Lee Evans
Application Engineer
LeeEvans@EXAIR.com
@EXAIR_LE

EXAIR Can Customize for Your Application

Once again this week, I had a customer call in with a special request on one of our products.  The customer had purchased a 6030 Adjustable Air Amplifier to cool plastic components after they were formed in a previous process.  These components are made continuously and the only way to test the cooling capabilities was during a production run.  If there was any error in the system, a whole batch of product was rejected, so the customer needed to be able to fine tune the process easily.  The space was very confined, so the customer had taken the 3/4″ outlet and connected a 3/4″ hose with hose clamps in order to direct the air to the proper area.  From the 3/4″ hose, they had necked down the line to 3/8″ hose to fit into their process.  By necking down the outlet of the air amplifier, the customer was limiting the output of the 6030, but it was enough air to get there job done.  Now that he had successfully used the 6030, the customer wanted to rollout the idea to other product lines and create a more robust system than hose clamps and homemade reducers.  Fortunately, for this customer and many others, EXAIR has the skill and flexibility to manufacture custom solutions.

air amp

The customer wanted to roll the project out into 25 production lines, and create a more robust system.  The first idea that came to mind was using a threaded Line Vac to replace the Air Amplifier.  This would be a stock item that would produce a similar amount of air flow as the air amplifier through a 3/8″ hose.  Obviously, the Air Amplifier would produce more airflow in free air, but since we are restricting that flow with a 3/8″ hose, the Line Vac and the Air Amplifier would produce similar air flow in this application.  Unfortunately, the customer didn’t have the ability to test the process with the Line Vac, because of his production schedule and the risk of losing a batch of product during the testing.  Because of these requirements, the customer asked us to produce (25) Special Air Amplifiers with threaded outlets to replace his 6030 that he was currently using.  The Adjustable Air Amplifier would give the customer the ability to adjust the air flow by changing the air gap in the Air Amplifier to his exact specification.  This adjustability means he can set the Air Amplifier to meet his current requirements, and adjust if the conditions change on his production line.  Also, the system would now be threaded so he could install hard pipe to make a permanent and robust system throughout the facility.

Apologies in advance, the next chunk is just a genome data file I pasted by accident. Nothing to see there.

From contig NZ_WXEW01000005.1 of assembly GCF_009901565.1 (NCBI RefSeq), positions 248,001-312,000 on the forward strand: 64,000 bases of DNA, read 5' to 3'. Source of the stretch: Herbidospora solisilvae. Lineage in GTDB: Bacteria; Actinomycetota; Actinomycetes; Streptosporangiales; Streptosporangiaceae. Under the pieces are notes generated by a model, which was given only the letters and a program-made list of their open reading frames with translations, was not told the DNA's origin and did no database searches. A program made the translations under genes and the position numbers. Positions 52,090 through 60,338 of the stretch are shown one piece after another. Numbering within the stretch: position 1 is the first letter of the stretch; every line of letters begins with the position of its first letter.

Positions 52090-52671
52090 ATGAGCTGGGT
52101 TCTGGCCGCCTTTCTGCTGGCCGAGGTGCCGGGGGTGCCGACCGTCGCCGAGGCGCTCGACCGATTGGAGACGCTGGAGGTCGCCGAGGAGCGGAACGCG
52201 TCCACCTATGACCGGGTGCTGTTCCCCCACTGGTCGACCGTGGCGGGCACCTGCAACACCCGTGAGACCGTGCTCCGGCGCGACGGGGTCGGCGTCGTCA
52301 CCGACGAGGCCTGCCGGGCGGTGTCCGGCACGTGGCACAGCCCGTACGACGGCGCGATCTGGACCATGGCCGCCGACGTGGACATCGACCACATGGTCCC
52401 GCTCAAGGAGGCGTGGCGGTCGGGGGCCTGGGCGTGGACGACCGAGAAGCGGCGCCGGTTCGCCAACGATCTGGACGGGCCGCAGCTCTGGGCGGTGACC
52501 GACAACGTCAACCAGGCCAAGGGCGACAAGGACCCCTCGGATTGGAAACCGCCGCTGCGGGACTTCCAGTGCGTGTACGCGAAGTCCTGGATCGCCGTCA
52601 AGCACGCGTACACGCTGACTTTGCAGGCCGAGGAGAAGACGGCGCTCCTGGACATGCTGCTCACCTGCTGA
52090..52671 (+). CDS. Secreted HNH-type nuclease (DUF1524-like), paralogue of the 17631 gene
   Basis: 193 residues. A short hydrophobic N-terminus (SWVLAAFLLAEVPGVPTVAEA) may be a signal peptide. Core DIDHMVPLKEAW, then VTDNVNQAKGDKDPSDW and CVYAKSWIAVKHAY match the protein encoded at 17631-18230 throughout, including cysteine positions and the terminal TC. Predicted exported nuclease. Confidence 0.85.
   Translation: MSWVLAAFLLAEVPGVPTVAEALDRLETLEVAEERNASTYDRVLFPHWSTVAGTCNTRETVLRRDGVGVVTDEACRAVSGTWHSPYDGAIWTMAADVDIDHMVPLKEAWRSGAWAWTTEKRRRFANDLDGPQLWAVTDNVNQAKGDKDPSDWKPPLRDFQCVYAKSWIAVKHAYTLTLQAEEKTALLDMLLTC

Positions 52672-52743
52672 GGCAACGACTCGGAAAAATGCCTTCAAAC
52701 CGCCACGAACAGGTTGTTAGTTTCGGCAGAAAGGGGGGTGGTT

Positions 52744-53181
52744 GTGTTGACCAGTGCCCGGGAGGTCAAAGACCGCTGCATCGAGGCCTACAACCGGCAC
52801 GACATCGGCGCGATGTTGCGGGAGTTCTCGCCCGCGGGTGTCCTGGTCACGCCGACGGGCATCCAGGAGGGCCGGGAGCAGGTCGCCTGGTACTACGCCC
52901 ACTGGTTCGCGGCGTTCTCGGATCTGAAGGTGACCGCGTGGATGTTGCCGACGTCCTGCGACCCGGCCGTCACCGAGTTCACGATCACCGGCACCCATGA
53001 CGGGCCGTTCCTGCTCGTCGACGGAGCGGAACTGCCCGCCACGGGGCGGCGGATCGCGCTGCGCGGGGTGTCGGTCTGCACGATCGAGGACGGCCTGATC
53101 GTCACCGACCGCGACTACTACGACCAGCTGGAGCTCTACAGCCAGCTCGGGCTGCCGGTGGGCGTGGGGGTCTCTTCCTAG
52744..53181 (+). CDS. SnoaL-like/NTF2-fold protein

Special Air Amplifier

Dave Woerner
Application Engineer
davewoerner@exair.com
@EXAIR_DW